Assessment & Areas for assessment would include: the child’s ability to choose and use materials, tools and media for a particular task or project, effectively and with originality the child’s expressive use of visual media in compositions and in developing form the quality of the child’s responses to art works, and his/her ability to make connections between his/her own work and the work of others the child’s approach to and level of involvement with a task the child’s contribution to group activity, Reflection pupils were able to use scissors and glue properly without spilling. They cut UT shapes fairly well. Newspapers were put on the tables to facilitate cleaning. However, for a composition, pupils need lots of practice and exposure. It was an enjoyable experience both for the teacher and the pupils. I knew the lesson would be assessed, so I thought more about my teaching and prepared more. My presentation attracted the students and fired their imagination. They paid attention and gave active response. I felt good. Believe that preparation is the key to a successful lesson.
Conclusion Creative Education forms part of the primary curriculum but it has been totally selected, particularly after Standard Ill, because Of the COPE examination. A regular and adequate supply Of materials and tools is essential for building on staff interest and enthusiasm. It is also important to plan for ancillary resources, such as cleaning materials, drying facilities and display and storage space. The knowledge and skills developed in the study of the arts can therefore be applied in many other endeavors.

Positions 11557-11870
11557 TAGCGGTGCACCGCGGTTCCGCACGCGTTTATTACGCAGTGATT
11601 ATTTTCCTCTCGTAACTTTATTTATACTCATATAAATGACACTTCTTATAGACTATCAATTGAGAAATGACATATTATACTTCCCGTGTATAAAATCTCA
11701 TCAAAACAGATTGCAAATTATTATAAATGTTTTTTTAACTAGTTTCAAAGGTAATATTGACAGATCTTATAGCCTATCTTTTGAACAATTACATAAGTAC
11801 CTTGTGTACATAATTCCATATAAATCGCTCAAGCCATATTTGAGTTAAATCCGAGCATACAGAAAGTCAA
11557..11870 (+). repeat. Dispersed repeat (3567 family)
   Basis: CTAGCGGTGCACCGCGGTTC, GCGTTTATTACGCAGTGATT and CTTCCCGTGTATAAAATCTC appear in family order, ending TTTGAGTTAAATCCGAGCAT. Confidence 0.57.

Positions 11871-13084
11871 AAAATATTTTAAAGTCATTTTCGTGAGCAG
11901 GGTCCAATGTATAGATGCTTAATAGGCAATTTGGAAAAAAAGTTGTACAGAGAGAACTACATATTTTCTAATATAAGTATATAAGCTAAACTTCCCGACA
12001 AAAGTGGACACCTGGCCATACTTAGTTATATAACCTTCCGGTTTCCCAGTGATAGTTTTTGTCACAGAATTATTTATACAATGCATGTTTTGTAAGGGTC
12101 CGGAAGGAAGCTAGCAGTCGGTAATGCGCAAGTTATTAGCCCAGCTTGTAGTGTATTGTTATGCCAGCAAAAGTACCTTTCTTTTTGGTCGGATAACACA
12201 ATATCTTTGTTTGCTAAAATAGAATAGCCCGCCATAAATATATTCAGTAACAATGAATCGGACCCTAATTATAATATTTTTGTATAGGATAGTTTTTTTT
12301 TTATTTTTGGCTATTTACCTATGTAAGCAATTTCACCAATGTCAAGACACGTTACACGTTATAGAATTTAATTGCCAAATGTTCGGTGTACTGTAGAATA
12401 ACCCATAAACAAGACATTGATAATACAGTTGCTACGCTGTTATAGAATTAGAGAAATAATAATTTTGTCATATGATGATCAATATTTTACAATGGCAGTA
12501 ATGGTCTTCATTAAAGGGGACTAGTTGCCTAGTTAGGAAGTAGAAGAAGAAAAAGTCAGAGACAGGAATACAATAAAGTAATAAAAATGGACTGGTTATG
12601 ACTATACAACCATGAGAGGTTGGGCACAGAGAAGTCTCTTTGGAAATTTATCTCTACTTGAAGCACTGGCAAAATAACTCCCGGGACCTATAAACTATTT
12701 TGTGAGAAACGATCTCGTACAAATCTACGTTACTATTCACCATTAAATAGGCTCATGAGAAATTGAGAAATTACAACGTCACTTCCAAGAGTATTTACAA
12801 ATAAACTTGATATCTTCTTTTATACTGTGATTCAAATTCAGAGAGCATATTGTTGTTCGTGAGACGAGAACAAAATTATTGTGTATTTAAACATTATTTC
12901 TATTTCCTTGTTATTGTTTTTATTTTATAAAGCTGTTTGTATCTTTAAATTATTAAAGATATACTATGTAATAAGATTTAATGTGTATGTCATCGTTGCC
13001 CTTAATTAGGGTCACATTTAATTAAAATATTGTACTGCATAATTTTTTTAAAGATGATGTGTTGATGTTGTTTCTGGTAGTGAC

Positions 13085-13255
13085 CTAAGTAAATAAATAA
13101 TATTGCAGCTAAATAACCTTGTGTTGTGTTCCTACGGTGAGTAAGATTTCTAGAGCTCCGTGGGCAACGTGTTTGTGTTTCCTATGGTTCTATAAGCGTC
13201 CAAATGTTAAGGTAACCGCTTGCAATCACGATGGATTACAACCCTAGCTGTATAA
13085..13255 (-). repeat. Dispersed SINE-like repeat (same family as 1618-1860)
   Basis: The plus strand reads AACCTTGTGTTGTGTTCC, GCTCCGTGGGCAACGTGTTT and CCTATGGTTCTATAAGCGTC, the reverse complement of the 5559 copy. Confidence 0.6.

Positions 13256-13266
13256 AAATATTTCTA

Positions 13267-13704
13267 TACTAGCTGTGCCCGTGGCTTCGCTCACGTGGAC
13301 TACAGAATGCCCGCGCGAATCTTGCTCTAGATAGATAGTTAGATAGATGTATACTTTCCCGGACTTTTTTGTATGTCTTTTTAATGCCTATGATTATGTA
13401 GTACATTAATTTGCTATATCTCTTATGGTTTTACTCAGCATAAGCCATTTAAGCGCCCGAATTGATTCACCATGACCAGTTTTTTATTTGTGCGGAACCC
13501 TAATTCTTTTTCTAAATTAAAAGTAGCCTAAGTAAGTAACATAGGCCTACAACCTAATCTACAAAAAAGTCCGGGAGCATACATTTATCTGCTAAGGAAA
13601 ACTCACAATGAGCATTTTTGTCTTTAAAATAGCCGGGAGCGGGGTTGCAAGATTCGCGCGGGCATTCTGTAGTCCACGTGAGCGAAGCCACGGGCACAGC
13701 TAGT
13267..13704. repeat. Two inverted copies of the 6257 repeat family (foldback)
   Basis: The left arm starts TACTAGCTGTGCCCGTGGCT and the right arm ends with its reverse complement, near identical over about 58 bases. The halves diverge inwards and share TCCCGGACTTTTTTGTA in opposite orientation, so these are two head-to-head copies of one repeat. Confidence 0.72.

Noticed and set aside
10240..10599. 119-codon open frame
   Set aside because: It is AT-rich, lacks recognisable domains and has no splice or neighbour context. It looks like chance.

Appendix (Quotes on importance of Arts) The arts can play a crucial role in improving students’ abilities to learn, because they draw on a range of intelligences and learning styles, not just the linguistic ND logical-mathematical intelligences upon which most schools are based. (Eloquent Evidence: Arts at the Core Of Learning, President’s Committee on the Arts and Humanities, talking about Howard Gardeners Theory of Multiple Intelligences, 1995) The Physical and Sensory Impact Of Arts Education A student making music experiences the “simultaneous engagement of senses, muscles, and intellect.
Brain scans taken during ironical performances show that virtually the entire cerebral cortex is active while musicians are playing. ” (Learning and the Arts: Crossing Boundaries, 2000, p. 14) “Dramatic play, hymning games, and songs are some of the language-rich activities that build pre-reading skills. ” (Young Children and the Arts: Making Creative Connection, 1 BIB, p. ) “Preschoolers who were given music keyboard lessons improved their spatial-temporal reasoning… Used for understanding relationships between objects such as calculating a proportion or playing chess,” (Education Leadership, November, 1998, p. 38) “Creative activity is also a source tot joy and wonder, while it bids its students to touch, taste, hear, and see the world, Children are powerfully affected by storytelling, music, dance, and the visual arts.